- Judy Daish Associates Ltd
Stephen Poliakoff is an acclaimed playwright, director and scriptwriter.
Born in London in 1952, he first concentrated on play scripts, with plays such as Hitting Town (1989), Strawberry Fields (1989), and Talk of the City (1998), becoming Writer in Residence at the National Theatre aged 24 years.
He became increasingly interested in writing for television, and rose to prominence with his BBC Plays for Today, such as Stronger than the Sun, a nuclear thriller starring Francesca Annis and Tom Bell, Bloody Kids, a 1980s tale of urban anarchy, and the BAFTA award-winning Caught on a Train (1982), starring Michael Kitchen. His drama She's Been Away (1989), starring Peggy Ashcroft, dealt with the subject of senile dementia.
His first feature film was Runners (1984), and was followed by Hidden City (1989), Close My Eyes (1991), and Century (1994).
Later work includes a lavish 3-part drama serial for BBC2, Shooting the Past (1998), its sequel, Perfect Strangers (2001), and television dramas for BBC 1, including the award-winning The Lost Prince (2003), the story of the epileptic youngest son of George V and Queen Mary, and the vivid stories set in Britain's recent past, Friends and Crocodiles and Gideon's Daughter (2005).
His latest book contains Joe's Palace and Capturing Mary, two screenplays for the BBC (2007).
Stephen Poliakoff received a CBE in 2007.
Artistic freedom is of paramount importance to Stephen Poliakoff, and consequently he refuses to compromise.
Over the last few decades of writing and directing plays, screenplays and television drama, he has acquired the status and clout to demand the freedom he requires: he now has complete editorial control of his works, including writing, directing, casting, editing and even choosing the music for the soundtrack. Poliakoff believes that this freedom has come about because he was brave enough to take risks:
'They wanted me to speed up Shooting the Past. They said, “Cut 35 minutes”. And I said “No! I’m going to slow it right down. If I never work in television again, I’m not doing that!” And because that series had such an impact, nobody has tried to interfere again.'
(Poliakoff interviewed by Paul Hoggart, The Guardian, 29 October 2007)
Poliakoff’s television dramas are usually made on a lavish budget, are shown at peak-time and attract the crème de la crème of British acting talent: regular stars include Bill Nighy, Maggie Smith, Timothy Spall and the late Peggy Ashcroft.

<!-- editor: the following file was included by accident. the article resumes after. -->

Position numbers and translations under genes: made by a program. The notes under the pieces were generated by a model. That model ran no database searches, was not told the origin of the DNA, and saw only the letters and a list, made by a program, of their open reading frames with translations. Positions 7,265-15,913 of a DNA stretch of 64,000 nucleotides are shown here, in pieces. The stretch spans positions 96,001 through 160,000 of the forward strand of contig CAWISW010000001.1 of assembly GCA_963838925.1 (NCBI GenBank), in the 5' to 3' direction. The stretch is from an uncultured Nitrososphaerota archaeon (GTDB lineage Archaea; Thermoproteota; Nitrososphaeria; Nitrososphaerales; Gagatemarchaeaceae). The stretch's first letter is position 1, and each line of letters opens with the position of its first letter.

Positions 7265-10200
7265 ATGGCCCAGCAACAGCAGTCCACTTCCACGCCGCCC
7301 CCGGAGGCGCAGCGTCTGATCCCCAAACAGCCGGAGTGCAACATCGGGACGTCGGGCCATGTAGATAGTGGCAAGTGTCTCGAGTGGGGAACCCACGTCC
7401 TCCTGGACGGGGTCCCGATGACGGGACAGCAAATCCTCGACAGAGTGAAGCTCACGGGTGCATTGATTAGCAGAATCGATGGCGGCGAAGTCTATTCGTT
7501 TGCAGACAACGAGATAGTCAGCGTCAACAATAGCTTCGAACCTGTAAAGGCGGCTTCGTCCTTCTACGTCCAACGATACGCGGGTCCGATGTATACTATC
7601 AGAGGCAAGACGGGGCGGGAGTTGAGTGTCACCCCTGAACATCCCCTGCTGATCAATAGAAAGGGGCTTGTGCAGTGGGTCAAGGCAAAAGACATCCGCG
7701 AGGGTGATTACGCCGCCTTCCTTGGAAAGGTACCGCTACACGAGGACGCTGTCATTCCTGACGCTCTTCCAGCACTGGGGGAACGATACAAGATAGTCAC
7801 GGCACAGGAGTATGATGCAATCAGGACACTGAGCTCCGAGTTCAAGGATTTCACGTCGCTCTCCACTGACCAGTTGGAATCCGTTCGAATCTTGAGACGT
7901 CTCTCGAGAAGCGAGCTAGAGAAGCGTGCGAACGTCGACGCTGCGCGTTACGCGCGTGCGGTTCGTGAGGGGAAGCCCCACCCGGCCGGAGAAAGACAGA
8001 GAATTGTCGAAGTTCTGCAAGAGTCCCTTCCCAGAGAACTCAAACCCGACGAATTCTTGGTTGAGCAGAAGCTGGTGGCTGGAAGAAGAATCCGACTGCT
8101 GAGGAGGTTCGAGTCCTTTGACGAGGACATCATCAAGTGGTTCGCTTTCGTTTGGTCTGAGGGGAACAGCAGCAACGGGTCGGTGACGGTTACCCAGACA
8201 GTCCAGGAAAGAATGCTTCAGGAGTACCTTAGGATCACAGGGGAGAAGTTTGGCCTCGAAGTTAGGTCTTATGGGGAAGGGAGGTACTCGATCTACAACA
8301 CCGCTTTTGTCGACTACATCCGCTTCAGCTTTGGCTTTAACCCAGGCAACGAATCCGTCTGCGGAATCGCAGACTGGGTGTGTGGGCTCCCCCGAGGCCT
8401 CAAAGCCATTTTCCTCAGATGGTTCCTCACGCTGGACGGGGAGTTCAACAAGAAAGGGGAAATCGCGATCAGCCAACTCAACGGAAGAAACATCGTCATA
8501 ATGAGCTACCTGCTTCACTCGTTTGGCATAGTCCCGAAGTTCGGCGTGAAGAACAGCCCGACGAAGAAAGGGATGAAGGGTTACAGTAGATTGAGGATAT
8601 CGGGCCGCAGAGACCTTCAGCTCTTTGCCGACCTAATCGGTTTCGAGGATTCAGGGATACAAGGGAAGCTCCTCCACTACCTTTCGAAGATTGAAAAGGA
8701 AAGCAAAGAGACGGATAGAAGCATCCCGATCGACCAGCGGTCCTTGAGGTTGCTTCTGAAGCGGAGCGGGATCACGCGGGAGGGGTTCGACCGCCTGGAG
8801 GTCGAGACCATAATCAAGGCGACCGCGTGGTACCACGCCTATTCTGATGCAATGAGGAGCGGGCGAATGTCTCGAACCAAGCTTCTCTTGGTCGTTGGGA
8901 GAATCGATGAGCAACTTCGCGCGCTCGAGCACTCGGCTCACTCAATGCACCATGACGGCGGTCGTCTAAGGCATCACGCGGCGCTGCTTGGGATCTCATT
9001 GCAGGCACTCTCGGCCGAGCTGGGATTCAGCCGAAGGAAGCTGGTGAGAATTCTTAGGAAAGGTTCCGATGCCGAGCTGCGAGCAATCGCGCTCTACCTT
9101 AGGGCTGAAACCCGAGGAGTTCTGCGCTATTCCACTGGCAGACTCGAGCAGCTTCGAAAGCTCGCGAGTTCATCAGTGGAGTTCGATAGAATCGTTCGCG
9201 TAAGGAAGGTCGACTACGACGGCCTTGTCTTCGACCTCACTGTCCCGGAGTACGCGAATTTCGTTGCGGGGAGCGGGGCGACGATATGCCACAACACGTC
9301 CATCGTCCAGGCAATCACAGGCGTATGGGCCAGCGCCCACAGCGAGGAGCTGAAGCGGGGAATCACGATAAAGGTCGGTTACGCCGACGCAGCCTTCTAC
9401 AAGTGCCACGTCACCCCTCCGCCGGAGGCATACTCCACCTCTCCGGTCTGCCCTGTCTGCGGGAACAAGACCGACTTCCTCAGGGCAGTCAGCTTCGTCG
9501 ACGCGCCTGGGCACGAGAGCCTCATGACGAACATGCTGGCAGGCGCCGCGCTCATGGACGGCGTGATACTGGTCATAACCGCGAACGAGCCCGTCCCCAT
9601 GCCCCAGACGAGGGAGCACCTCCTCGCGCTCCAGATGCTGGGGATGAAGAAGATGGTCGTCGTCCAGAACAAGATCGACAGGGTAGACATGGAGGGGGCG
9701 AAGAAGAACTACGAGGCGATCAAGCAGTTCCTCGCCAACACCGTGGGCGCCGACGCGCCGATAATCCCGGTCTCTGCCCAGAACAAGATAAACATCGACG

Poliakoff started out as a playwright, writing on average one play per year between the late 1960s and the mid-1990s. He was only a 16-year-old schoolboy when his first play, Granny, was reviewed in The Times in 1969. After several more, his first big successes were Hitting Town and City Sugar (both produced in 1975 and published in 1976). Hitting Town explores an incestuous sibling relationship and Poliakoff later returned to this theme in his feature film, Close My Eyes (1991). These early works often addressed urban despair, and Poliakoff quickly established himself as a writer of original and somewhat quirky works. His grandfather was a Russian Jewish immigrant who was also an inventor, and Poliakoff himself is quite an eccentric figure. Many of his characters also possess a degree of eccentricity, though they tend to be strong and resilient. John Bull’s summary of Poliakoff’s early works notes that, though his plays loosely address social and political issues, the emphasis is on the individual characters:
'Poliakoff’s is a theatre of individual gesture rather than generalised political analysis. Although his plays appear to offer a series of thematically related attacks on contemporary society in loosely political terms, it is the emotional subtext that is most important.'
(Poliakoff entry in Contemporary British Dramatists, ed. K.A. Berney, 1994)
In 1977, Poliakoff wrote his first television play, Stronger Than the Sun, a thriller about nuclear power which was screened as part of the BBC’s ‘Play for Today’ series. This was followed by several more television dramas. Bloody Kids (1980) explores contemporary Britain through the depiction of disaffected teenagers in an Essex seaside town. Despite its theme, however, its style is expressionistic and somewhat surrealist. In Caught on a Train (1982), which received a BAFTA, the central character is Peter, a publishing executive travelling to a book fair on the Ostend-Vienna Express train. The physical journey is emblematic of a psychological journey, as Peter’s encounters with other passengers, particularly the elderly Austrian lady Frau Messner, trigger a process of self-exploration. Frau Messner also represents traditional Europe in conflict with the modern world.